There are different types of user onboarding, including slideshows, checklists, product tours, and interactive guides. Regardless of the type of onboarding you provide, it is always going to be one of the most critical parts of your product experience.
Let’s unpack why smooth user onboarding is essential and, most importantly, how to design an outstanding onboarding experience.
In simple terms, user onboarding is the process of guiding new users to become familiar with and proficient in using a product or software. It involves introducing key features, benefits, and functionalities to help users understand how your product can solve their problems or meet their needs.
But user onboarding is more than just a process. It’s your chance to make a great first impression and set the tone for the rest of your relationship with your users. A successful onboarding experience can lead to higher user retention rates, increased user engagement, and ultimately, more revenue for your business.
User onboarding is one of the most critical parts of the product — period. There are a few reasons for that.
First of all, onboarding is the only part of your product experience that affects everybody. As renowned product expert Adam Fishman put it, “Onboarding is the only part of your product experience that 100 percent of people are going to touch. Good luck getting 100 percent adoption on anything else in your product.”
Any change you make to your product onboarding is a change that will affect every new user who comes to your product. This should already be a good enough reason to place plenty of focus there.
Even more importantly, onboarding is what sets your users up for success. It’s fantastic that your product solves a relevant pain point, but if no one knows that, you can’t actually deliver that value, can you?
And you can’t expect users to just figure it out on their own. If a user has already invested some time to try out your product, now the ball is in your court to show them how they can benefit from it.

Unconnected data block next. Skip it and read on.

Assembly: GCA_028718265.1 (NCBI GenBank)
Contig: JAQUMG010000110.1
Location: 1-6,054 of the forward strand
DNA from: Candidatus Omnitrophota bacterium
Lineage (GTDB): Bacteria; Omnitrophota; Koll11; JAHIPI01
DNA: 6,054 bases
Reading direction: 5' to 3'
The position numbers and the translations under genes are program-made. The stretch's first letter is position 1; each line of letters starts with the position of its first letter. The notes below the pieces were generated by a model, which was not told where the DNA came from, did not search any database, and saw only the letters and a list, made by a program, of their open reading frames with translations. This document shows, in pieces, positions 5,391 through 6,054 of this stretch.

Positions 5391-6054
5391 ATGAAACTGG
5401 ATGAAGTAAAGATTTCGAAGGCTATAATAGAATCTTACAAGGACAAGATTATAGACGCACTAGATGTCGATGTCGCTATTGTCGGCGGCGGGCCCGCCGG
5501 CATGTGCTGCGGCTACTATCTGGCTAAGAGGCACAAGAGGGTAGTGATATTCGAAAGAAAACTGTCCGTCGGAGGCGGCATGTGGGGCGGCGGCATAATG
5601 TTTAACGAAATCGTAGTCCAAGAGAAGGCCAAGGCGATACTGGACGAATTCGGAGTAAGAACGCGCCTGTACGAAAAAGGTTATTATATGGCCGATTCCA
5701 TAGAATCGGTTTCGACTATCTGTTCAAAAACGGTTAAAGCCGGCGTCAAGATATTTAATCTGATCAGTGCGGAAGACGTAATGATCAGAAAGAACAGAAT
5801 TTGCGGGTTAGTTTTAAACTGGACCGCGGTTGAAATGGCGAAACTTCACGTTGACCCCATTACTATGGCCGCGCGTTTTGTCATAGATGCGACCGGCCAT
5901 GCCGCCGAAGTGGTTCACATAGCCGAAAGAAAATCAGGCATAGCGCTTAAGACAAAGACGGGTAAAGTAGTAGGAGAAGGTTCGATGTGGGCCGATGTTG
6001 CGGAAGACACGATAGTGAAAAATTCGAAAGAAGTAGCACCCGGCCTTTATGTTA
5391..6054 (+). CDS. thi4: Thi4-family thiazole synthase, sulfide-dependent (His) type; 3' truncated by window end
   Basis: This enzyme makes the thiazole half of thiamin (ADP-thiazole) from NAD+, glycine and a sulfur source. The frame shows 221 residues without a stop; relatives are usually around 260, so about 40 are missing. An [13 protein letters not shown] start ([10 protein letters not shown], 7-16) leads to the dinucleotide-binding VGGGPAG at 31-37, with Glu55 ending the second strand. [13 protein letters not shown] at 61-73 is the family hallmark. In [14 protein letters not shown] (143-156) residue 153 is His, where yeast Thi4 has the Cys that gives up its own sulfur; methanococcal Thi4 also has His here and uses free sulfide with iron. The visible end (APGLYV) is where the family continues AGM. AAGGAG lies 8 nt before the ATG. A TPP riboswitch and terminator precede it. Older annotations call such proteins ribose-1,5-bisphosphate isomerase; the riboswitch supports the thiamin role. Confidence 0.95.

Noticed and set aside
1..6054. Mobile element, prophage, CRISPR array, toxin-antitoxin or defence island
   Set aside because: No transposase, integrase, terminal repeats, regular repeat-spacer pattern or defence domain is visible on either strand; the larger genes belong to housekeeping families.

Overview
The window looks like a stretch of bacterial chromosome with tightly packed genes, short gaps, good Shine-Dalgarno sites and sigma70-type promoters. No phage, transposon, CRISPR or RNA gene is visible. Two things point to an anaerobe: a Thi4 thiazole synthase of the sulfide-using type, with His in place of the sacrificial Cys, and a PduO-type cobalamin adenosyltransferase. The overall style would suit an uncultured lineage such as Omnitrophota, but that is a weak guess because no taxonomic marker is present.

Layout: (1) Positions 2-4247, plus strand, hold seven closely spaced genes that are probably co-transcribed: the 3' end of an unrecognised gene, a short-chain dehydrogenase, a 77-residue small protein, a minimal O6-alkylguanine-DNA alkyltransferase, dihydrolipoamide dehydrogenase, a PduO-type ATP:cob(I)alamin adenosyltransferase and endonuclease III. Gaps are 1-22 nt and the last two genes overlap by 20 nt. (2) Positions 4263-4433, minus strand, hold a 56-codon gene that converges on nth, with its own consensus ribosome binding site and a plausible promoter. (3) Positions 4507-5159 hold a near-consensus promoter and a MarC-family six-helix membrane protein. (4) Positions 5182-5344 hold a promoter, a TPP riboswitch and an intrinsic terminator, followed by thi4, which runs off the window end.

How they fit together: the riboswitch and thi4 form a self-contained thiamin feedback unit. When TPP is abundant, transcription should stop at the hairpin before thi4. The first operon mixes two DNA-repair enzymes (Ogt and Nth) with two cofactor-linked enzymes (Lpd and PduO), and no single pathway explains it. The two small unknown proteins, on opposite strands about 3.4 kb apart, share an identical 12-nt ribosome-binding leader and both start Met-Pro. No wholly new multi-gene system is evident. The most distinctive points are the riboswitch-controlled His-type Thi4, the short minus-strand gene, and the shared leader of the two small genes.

A proper user onboarding showcases the product, explains how users can benefit from it, and helps users get the value quickly. The sooner they start experiencing the value, the higher the chance they’ll stick around.
If you let them be, odds are many of them will churn before even experiencing your value proposition. What a missed opportunity for both the user and the business.
It’s hard to give a universal recipe for a perfect onboarding experience. It depends on the type of product you build, the persona you target, and how your product works. However, there are some universal tips that can be applied in the vast majority of cases.
Without further ado, let’s look at how to create a smooth user onboarding and set both your users and yourself up for success:
If something is for everyone, it’s for no one. Odds are, you will attract more than one type of user to try out the product.
However, just like you shouldn’t build a product for everyone, you also shouldn’t design your onboarding for everyone.
The first step should always be to identify your ideal customer profile. This is the type of user who will absolutely love your product. They are getting most of the value from the product, are easy to sell to, engage with your product, and recommend it to their friends without even being prompted. Ideal customers stay longer and pay more.
If you already have a live product, dig through data and conduct interviews to find that group. If not, start with a hypothesis: who is your primary persona? Then refine as you learn more.
The point is to design your onboarding experience for that particular group. Your onboarding can target other groups of users, but never at the cost of your ideal customer profile. In the long run, activating and engaging 100 perfect-fit users will yield more value than activating 150 completely random users.
If you still don’t fully grasp the ideal customer concept, I strongly recommend you check out Obviously Awesome by April Dunford.
The goal of onboarding isn’t just to show users the list of features you have. It’s to push them to experience your aha moments.
An aha moment is when the user realizes the product’s value. These are also your most potent retention triggers.